Mondrian was born in 1872. His artistic career spanned two world wars, or what he deemed “this moment of chaos.” In the 1930s, his paintings were included by the Nazis on a list of “degenerate art” and he was exiled to London, and then New York, where he died in 1944. Despite his seemingly monastic lifestyle, he loved Josephine Baker, jazz, and the Charleston, and, according to the art critic Clement Greenberg, often danced alone in his studio.
Critics of contemporary art, particularly abstract art, often complain that it lacks skill, that anyone could do it. This exhibition shows in a remarkable way how Mondrian developed a staggering degree of technical sophistication in order to achieve the simplicity of the grids. The early works testify to the artist's monomaniacal pursuit of an idea that only emerged when he was nearing 50.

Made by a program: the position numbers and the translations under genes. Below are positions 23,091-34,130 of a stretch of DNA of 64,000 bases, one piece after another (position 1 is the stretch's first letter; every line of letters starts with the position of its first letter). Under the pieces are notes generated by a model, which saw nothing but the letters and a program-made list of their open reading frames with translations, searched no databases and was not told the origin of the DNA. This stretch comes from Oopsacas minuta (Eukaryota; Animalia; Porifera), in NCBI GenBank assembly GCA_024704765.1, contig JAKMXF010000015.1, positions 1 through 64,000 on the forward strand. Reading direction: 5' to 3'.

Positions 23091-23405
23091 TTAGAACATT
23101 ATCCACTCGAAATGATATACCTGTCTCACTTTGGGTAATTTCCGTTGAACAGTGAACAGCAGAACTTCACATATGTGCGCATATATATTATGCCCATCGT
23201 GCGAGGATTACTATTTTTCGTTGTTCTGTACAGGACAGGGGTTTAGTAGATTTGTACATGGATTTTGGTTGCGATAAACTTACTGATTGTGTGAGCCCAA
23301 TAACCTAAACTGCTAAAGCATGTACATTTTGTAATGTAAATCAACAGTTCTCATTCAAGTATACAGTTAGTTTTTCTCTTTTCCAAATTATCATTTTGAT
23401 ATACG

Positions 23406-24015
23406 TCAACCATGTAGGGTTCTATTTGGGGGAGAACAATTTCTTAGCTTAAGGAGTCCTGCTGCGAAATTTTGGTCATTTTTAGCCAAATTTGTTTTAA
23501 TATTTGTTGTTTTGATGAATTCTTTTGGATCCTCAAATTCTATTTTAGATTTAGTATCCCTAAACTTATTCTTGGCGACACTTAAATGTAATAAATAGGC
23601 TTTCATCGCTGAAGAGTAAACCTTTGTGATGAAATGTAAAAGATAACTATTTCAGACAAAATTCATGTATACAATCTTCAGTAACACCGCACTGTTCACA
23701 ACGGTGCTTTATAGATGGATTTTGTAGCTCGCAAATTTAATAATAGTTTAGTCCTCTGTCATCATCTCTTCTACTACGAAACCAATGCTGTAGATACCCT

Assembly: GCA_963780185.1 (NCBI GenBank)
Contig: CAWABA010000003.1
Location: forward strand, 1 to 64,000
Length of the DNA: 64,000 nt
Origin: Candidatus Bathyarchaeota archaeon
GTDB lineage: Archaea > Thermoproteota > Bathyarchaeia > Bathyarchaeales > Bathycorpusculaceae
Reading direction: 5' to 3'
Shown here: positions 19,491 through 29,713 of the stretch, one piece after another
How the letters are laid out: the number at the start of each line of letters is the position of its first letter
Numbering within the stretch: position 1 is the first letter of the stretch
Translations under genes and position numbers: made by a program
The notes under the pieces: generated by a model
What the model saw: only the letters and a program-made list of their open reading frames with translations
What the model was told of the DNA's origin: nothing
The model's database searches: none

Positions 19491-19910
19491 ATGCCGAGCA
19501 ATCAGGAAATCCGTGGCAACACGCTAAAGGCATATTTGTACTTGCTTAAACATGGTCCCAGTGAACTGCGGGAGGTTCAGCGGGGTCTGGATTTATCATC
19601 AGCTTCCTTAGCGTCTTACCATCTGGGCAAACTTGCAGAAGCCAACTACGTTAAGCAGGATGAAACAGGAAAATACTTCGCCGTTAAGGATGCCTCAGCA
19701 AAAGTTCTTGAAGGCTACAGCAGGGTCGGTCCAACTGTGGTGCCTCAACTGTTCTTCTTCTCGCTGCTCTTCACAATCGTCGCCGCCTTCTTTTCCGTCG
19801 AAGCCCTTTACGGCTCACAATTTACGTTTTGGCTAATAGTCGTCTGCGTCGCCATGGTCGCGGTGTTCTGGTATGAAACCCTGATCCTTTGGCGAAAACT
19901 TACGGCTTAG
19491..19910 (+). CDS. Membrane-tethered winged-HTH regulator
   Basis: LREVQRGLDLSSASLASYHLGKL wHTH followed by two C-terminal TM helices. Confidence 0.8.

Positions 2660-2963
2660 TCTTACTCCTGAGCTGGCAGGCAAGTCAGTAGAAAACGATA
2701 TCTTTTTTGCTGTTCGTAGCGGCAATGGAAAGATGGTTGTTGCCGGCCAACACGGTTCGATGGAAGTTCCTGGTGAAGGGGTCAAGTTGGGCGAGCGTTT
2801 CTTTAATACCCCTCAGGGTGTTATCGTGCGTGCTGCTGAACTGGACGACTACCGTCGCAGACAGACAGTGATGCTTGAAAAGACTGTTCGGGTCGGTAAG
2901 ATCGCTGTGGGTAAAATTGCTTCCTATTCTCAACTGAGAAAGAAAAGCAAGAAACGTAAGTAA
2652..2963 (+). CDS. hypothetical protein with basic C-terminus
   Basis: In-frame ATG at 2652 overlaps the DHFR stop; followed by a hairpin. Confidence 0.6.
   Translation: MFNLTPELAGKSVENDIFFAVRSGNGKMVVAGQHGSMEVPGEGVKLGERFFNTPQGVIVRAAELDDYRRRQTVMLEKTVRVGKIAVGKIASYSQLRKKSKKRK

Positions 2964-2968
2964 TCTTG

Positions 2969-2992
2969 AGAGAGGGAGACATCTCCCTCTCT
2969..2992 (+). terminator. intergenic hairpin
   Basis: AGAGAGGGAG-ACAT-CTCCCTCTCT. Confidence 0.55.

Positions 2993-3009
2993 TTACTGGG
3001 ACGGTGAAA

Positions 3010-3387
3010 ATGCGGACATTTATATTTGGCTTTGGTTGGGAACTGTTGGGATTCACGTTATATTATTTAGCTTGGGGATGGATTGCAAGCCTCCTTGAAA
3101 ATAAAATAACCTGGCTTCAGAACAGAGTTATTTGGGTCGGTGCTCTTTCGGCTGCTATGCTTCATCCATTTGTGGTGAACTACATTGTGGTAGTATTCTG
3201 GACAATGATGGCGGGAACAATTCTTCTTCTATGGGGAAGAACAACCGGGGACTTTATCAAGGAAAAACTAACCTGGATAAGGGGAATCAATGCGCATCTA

Mondrian's was a mystical kind of minimalism (a movement he predated and influenced). In fact, there are only five grid paintings on display here; the emphasis lies on the works that led up to the breakthrough of 1919. The exhibition has the narrative tension of a thriller; the crescendo of the grid paintings at the end is frustrating only because I would have liked to see more. Thankfully, a second exhibition, Mondrian and His Studios, opens at Tate Liverpool on 6 June, which includes a wider selection.
This exhibition begins in the 1890s in the Netherlands. Farmhouse with Wash on the Line (1897) is a small painting of white garments sagging on a washing-line, imperfect rectangles, faithful to the disorder of daily life. They appear like impure renditions of the later grid paintings. Moreover, the intersecting vertical and horizontal lines in thickly applied paint foretell Mondrian's later obsession with the balance of opposites. He wrote in 1941: “I felt that the tragic is created by unequivalence. I saw the tragic in a wide horizon or a high cathedral.”